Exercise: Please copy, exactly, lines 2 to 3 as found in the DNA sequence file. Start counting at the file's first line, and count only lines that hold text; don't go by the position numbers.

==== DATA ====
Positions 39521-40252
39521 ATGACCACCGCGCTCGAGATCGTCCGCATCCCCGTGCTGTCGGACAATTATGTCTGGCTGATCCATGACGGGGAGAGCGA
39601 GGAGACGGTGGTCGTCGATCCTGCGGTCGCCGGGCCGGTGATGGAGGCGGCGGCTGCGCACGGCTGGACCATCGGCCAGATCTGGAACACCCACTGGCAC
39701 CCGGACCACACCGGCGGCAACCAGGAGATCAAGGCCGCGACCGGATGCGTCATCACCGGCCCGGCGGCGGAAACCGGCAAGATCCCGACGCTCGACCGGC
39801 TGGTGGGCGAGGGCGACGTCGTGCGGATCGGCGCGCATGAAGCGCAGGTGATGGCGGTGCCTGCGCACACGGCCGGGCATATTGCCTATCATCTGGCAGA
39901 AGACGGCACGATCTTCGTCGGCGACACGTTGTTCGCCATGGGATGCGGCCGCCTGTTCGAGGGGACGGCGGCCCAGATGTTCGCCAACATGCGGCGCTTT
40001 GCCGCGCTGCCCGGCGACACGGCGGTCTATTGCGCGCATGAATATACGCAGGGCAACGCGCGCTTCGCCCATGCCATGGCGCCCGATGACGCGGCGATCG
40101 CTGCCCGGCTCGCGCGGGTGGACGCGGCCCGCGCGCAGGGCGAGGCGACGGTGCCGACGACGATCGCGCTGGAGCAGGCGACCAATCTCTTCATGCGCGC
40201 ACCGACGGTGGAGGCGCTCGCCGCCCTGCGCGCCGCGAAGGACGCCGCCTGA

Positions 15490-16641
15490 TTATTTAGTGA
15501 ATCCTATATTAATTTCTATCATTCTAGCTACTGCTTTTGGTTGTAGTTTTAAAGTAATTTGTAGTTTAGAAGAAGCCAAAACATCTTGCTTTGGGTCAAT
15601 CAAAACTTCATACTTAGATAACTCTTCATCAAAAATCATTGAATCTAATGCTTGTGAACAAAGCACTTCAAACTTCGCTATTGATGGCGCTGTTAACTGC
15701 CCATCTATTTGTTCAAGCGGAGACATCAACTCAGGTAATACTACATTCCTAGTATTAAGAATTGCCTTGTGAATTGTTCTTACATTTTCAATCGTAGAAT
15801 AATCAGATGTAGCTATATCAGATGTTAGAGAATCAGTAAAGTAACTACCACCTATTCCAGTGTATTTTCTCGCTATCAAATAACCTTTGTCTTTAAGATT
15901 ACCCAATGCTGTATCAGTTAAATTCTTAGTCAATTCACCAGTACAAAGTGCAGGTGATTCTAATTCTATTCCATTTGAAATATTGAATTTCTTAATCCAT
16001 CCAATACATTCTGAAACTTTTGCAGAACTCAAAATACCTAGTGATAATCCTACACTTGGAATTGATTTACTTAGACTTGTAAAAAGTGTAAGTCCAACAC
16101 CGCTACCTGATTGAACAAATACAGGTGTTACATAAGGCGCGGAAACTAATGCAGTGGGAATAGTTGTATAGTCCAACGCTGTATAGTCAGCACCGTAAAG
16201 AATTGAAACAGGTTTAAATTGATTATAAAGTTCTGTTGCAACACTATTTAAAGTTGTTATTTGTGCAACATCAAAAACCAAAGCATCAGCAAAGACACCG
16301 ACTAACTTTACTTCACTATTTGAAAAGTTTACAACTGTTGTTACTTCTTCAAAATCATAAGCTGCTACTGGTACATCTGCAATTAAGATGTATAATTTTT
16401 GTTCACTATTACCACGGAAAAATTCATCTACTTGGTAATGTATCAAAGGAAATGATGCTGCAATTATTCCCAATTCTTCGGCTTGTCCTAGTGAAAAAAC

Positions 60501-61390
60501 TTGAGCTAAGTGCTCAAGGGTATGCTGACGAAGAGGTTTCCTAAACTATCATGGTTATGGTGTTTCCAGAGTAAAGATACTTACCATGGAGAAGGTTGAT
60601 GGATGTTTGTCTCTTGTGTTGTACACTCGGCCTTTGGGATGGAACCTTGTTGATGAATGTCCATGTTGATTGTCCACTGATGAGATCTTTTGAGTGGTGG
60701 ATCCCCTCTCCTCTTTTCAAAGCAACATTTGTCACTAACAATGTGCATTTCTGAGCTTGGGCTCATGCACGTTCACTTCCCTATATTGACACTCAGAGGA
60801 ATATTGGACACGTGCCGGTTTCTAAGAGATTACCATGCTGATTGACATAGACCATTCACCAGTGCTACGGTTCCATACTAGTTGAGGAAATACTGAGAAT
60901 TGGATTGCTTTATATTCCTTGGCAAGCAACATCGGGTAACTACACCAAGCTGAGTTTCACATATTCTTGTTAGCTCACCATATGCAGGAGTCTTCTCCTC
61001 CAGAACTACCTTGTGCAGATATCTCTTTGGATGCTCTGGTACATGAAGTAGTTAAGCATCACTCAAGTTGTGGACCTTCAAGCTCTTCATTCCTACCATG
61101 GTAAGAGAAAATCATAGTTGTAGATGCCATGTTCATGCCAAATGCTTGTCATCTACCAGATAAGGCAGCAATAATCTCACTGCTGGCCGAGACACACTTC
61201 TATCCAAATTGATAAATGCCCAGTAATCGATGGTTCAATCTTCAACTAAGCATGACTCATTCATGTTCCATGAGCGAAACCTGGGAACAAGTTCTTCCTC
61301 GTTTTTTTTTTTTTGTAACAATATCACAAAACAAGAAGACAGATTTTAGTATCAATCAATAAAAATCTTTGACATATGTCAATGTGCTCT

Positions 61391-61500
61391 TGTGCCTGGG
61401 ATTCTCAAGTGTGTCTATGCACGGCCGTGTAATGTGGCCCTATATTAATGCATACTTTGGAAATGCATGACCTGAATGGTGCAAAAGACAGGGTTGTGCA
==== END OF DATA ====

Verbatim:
39521 ATGACCACCGCGCTCGAGATCGTCCGCATCCCCGTGCTGTCGGACAATTATGTCTGGCTGATCCATGACGGGGAGAGCGA
39601 GGAGACGGTGGTCGTCGATCCTGCGGTCGCCGGGCCGGTGATGGAGGCGGCGGCTGCGCACGGCTGGACCATCGGCCAGATCTGGAACACCCACTGGCAC